Wednesday, March 20, 2013

Ricky Rubio and the Art of Passing

Nowadays, it’s all about point guards who score – see for example, Derrick Rose, Russell Westbrook and Kyrie Irving.

I like the other kind, the point guard whose main goal in life is setting up his teammates, making the right pass. More particularly, I like those who treat passing as an art.

To illustrate – there’s John Stockton, who holds the NBA record for the most assists. He is one of the greatest players ever but he was a fundamentally sound basketball  player who passed the way he played. Thus, for the most part, he dished out the basic chest pass, or bounce pass. Nothing fancy, but it worked.
On the other side of the spectrum is Magic Johnson. Equally effective, but the pass itself made you gasp out loud and clap – no-look passes, one-hand-length-of- the- court-off-the-dribble-passes, alley oops. In other words, Magic made passing cool.

Ricky Rubio is from the Magic Johnson school of point guards.  Sadly, he plays for the Minnesota Timberwolves which means you won’t see much of him on Philippine TV. Worse, he got injured midway through his rookie year last year. But, in the 41 games he played, he averaged 8.2 assists per game. To put that in perspective, that ranked him 6th  in the league last year, behind only Rondo, Nash, CP3, Calderon and D-Will.

This season, he only started playing  last December 15 but is slowly but surely rounding into form.  In the 13 games the Wolves played last February, he logged 10 or more assists in 8 games. In those 13 games, he averaged 12.7 points and 9.4 assists. And he is why the Wolves are must-see-TV on NBA League Pass.

You see, Ricky Rubio doesn’t just pass the ball to his teammates. He dribbles between his legs and makes a behind the back pass.  He gives no look passes in transition. He passes the ball through  the legs of opposing players right into the hands of teammates who don’t even realize, until that precise moment when the ball reaches their hands, that they are wide open.

The Wolves have been ravaged by injury this season. Instead of Kevin Love and Andre Kirilenko, Rubio has been forced to play with Michael Gelabale, Chris Johnson and Greg Stiemsma. (Yes, feel free to join me in saying “Who?”)  Imagine if he actually had good teammates who won’t fumble the ball or get hit in the face by his passes due to sheer surprise.

One of these years, and for the sake of Wolves fans,  David Khan, the Wolves GM, may manage to surround him with great teammates. Or maybe not. Khan is not really renowned for his managerial acumen.  This is the same person who picked  Jonny Flynn instead of Steph Curry in the 2009 NBA draft, and Wesley Johnson instead of DeMarcus Cousins or Greg Monroe in 2010. He also inexplicably decided to offer a multi-year contract to Darko Milicic, now out of the league, and managed to offend Kevin Love by offering him only a 4-year contract (instead of the maximum 5-year deal allowed by the current CBA) with an opt out clause prior to the 2015-2016 season which he will surely exercise.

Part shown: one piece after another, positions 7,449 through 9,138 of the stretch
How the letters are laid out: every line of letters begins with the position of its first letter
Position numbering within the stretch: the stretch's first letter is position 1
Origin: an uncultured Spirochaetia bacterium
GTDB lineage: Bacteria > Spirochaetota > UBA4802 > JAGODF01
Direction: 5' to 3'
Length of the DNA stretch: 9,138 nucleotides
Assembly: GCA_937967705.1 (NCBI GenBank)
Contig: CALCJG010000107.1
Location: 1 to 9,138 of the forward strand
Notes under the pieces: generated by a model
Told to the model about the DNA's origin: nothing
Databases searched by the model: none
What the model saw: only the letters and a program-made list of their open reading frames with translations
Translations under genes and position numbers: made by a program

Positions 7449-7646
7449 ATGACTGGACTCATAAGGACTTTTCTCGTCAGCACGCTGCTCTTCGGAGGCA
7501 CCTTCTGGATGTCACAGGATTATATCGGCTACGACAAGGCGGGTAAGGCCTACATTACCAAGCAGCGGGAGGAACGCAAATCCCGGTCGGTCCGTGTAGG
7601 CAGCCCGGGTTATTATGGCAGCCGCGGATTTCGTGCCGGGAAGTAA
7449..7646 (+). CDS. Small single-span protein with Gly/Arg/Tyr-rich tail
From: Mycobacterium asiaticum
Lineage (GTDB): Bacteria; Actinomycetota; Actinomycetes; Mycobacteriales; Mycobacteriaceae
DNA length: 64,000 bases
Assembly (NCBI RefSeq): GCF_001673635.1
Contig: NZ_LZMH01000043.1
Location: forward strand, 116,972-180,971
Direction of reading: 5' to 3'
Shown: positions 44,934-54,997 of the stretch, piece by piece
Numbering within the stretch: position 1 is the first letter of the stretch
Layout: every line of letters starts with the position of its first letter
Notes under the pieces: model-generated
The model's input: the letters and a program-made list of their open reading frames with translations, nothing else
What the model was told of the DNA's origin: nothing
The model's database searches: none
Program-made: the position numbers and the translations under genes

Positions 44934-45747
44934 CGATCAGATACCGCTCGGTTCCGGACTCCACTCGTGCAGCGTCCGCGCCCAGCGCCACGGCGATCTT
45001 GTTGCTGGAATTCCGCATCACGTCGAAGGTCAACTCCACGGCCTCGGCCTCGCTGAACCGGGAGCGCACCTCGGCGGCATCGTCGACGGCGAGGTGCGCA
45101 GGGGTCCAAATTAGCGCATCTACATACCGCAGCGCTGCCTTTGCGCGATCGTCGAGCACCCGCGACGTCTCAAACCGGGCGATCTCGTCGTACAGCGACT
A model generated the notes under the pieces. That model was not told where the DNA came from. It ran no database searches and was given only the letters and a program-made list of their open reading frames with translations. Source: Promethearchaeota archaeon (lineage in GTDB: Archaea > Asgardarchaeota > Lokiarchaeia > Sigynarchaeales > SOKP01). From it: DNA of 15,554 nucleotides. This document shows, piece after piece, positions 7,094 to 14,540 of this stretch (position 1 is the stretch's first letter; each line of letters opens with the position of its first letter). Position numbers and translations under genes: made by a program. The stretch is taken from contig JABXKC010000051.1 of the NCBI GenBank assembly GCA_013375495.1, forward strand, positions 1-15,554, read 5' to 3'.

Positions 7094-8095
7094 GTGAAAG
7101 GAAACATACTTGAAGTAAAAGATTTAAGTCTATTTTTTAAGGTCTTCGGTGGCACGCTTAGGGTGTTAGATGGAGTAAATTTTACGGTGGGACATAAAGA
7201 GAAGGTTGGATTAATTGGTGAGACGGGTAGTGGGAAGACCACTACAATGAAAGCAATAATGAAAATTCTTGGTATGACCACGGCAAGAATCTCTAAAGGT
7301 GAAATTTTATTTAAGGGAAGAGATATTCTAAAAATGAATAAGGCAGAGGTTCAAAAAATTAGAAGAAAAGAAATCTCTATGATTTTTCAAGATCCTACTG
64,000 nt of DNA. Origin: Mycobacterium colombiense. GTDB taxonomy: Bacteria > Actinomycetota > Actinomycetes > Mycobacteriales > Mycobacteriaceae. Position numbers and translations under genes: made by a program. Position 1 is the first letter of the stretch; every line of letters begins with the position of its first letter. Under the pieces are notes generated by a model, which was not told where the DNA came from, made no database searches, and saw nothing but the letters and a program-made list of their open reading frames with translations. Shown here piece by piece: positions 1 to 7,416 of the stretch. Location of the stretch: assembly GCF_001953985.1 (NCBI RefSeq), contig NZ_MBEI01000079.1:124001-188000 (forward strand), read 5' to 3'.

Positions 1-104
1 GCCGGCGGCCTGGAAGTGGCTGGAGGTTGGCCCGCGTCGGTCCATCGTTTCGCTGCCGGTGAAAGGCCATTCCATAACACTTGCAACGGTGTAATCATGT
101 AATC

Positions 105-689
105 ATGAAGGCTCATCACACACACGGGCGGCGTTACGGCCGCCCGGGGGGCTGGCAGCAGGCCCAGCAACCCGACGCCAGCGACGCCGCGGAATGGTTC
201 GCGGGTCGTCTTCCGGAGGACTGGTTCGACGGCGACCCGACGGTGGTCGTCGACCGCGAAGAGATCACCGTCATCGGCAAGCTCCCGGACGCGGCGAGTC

And so,  as an 80s kid and a lifelong Lakers fan,  I’ll root for Rubio to go to the Lakers  in 2015 and take his place as the point guard who, like Magic Johnson before him, will bring Showtime back. Consider this – Rubio’s contract with the Wolves will expire after the 2014-2015 season. Coincidentally, that is also the season when Steve Nash’s contract will expire. And right now, the Lakers have no one under contract for that season. (To be accurate, the Lakers could have Dwight Howard under contract by then - god forbid. But that is another story waiting to be told).

And Rubio should be a Laker. He can’t be anything else. Else, like the Spurs’ Tony Parker, he will end up a great player on a not-so-popular team who does not get the accolades he deserves. And frankly, that would be a disservice to the art of passing,  in this age of players who think that only scoring and dunking will get you on Sportscenter. 

Credits: Photo by Joe Bielawa (Flickr: DSC_0301-MN v DET)
[CC-BY-2.0 (], via Wikimedia Commons

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